From the technical point of view, the models solve a system of equations that describe physical processes in the sea, providing a set of physical parameters that describe the state of the examined body of water.

Our workshop deals with the construction, development, and use of this type of models. As part of the stand, various model solutions developed at the Institute will be schematically presented, along with exemplary results, which will be presented in the form of animations. The results will be developed on the basis of the operational model of circulation and ice cover for the area covering the entire Baltic Sea. It is planned to show the emerging ice, the upwelling process and a dense and salty water inflow into the Baltic Sea (Major Baltic Inflow – MBI).

Immerse yourself in the Digital Sea

Methods of mathematical modeling are used to create forecasts and describe the most complex processes that take place in the marine environment.

In computer models, the Baltic Sea is divided into small “bricks”. Their size (resolution) depends on the issue we want to investigate. Each of these bricks is assigned to a specific set of numbers that represent various physical parameters (such as water temperature, salinity, and sea currents) and chemical parameters (such as pollution, saturation, or phytoplankton blooms). It is our job to put these processes into mathematical equations.

Our laboratory has developed three models:

  • 3D CEMBS model (2 km resolution) – to study the processes taking place in the entire Baltic Sea (,
  • EcoFish model (resolution 575 m) – to study optimal environmental conditions for the existence of herring, sprat, cod, and flounder in the Gulf of Gdańsk (,
  • EcoPuckBay model (resolution 115 m) – to study the impact of agricultural pollutants on the waters of the Bay of Puck (
  • CEMBS-PolSea (resolution 575 m) – for information on the current state of the environment and the possibility of threats in the Polish coastal zone (

The results from these models can be viewed on the provided websites. We invite you to our stand, where we will be happy to share some programistic “behind the scene” knowledge about the models and teach you how to use the tools we have created.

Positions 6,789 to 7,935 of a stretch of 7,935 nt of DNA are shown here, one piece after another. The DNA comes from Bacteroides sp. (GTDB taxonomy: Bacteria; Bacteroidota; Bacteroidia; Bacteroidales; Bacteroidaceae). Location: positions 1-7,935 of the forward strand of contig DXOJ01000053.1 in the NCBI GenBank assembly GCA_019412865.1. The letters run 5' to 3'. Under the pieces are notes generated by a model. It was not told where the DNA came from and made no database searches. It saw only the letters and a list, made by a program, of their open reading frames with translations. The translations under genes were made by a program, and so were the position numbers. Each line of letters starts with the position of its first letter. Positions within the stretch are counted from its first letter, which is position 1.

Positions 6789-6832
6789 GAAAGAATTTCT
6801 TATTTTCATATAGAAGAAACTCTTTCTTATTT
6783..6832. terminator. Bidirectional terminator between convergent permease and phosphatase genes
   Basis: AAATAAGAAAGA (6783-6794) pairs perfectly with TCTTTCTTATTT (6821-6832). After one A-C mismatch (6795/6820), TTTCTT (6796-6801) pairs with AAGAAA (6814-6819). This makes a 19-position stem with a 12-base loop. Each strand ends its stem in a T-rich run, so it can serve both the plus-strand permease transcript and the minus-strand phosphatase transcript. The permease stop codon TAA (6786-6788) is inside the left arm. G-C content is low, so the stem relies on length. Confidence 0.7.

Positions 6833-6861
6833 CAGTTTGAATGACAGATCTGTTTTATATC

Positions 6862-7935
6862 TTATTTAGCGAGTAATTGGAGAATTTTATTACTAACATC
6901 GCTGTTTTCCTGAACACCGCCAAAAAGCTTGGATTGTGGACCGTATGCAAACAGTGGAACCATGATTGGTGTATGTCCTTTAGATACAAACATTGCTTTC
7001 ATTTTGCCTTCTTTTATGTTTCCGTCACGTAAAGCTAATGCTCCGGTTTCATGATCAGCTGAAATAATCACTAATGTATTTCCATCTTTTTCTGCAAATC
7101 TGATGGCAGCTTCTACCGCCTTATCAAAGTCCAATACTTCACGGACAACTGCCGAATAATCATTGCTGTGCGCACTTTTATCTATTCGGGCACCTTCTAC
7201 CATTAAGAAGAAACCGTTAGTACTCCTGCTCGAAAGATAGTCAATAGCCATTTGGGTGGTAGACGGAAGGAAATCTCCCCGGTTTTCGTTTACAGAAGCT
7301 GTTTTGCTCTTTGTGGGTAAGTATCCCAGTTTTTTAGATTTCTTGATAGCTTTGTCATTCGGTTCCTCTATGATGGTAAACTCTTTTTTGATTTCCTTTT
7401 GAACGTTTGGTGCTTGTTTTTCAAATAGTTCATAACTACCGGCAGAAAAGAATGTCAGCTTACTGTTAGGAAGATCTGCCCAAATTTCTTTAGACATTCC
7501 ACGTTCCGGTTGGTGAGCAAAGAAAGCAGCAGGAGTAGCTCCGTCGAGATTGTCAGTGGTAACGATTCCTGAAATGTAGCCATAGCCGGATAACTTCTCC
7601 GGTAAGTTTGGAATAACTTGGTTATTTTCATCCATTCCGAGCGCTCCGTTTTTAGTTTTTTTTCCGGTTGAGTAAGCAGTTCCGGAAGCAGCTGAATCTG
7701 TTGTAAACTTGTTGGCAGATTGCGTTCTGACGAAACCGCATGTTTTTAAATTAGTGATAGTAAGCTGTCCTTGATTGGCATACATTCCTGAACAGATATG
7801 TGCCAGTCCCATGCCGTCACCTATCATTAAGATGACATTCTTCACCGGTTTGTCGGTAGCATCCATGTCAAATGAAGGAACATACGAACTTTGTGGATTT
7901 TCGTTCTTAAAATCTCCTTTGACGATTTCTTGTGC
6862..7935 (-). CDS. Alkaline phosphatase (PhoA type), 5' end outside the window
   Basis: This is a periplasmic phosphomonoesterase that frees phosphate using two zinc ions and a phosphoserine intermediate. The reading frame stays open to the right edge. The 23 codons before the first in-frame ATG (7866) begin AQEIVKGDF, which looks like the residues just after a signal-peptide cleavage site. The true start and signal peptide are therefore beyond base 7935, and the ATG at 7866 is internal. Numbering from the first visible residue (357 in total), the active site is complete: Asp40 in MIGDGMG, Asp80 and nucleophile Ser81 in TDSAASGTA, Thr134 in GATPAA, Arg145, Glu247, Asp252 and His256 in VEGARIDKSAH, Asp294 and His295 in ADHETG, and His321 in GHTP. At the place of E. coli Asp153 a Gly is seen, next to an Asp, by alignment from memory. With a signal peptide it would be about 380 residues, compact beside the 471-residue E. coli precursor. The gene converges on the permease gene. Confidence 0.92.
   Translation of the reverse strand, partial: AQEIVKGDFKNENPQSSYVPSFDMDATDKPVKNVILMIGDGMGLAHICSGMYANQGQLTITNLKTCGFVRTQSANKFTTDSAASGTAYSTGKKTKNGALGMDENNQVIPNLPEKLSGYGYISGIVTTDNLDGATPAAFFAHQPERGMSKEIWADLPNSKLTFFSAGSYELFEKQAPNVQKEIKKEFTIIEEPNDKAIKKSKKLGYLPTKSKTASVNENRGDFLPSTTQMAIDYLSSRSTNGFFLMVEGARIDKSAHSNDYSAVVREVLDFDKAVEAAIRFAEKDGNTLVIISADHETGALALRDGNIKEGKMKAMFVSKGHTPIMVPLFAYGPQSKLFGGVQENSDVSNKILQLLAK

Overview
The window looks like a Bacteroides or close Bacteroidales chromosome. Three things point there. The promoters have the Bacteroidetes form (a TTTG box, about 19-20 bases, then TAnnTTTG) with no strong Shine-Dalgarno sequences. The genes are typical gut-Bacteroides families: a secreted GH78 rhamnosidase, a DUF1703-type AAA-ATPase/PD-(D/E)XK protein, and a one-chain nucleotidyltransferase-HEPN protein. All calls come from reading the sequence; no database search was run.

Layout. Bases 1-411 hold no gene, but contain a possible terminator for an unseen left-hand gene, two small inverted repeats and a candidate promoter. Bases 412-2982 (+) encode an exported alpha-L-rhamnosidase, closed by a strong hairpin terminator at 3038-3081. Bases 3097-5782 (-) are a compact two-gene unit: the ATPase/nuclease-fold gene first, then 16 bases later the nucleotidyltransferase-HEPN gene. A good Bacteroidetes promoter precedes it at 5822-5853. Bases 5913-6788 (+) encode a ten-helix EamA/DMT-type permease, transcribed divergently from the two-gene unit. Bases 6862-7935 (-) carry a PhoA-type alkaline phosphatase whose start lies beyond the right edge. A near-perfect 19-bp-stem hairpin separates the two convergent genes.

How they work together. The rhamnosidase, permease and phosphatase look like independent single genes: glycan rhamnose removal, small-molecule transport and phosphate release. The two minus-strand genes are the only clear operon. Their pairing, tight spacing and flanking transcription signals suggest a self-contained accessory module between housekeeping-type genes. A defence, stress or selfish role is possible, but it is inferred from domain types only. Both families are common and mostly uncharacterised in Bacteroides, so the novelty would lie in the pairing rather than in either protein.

Autonomous ocean observation - Argo floats, moorings, gliders

Progressive climate change is bringing catastrophic effects on the seas and oceans around us – the temperature and acidification of sea water is rising, oxygen content is falling, sea level is rising, and sea ice in the Arctic is rapidly shrinking. The oceans absorb more than 90% of the excess heat generated by the greenhouse effect and about 30% of the carbon dioxide released into the atmosphere, but this causes environmental changes that threaten fragile marine ecosystems. To catch them, it is necessary to collect regular and coordinated observations, both in deep ocean regions and shallow shelf seas.

One of the most advanced measurement systems is the global network of autonomous Argo floats, which, drifting freely with the currents, profile the water column from the surface to a depth of up to 2000 m (or to the bottom in shallower regions). The collected measurements are sent by satellite to the data reception center, where, after quality control, all observations are made available to interested recipients without any restrictions. Poland joined the Euro-Argo ERIC European research infrastructure in 2014. Since then, we have regularly launched Argo floats in the Baltic Sea and in the polar regions of the Greenland Sea, thus expanding the Argo fleet, which currently reaches 4,000 active floats.

We invite you to the stand, where we will show how Argo floats work and we will also present other devices – moorings (anchored measuring plumbers) and gliders (autonomous underwater vehicles) – used by the Observation Oceanography Laboratory to collect data in the Baltic Sea and the Arctic Ocean.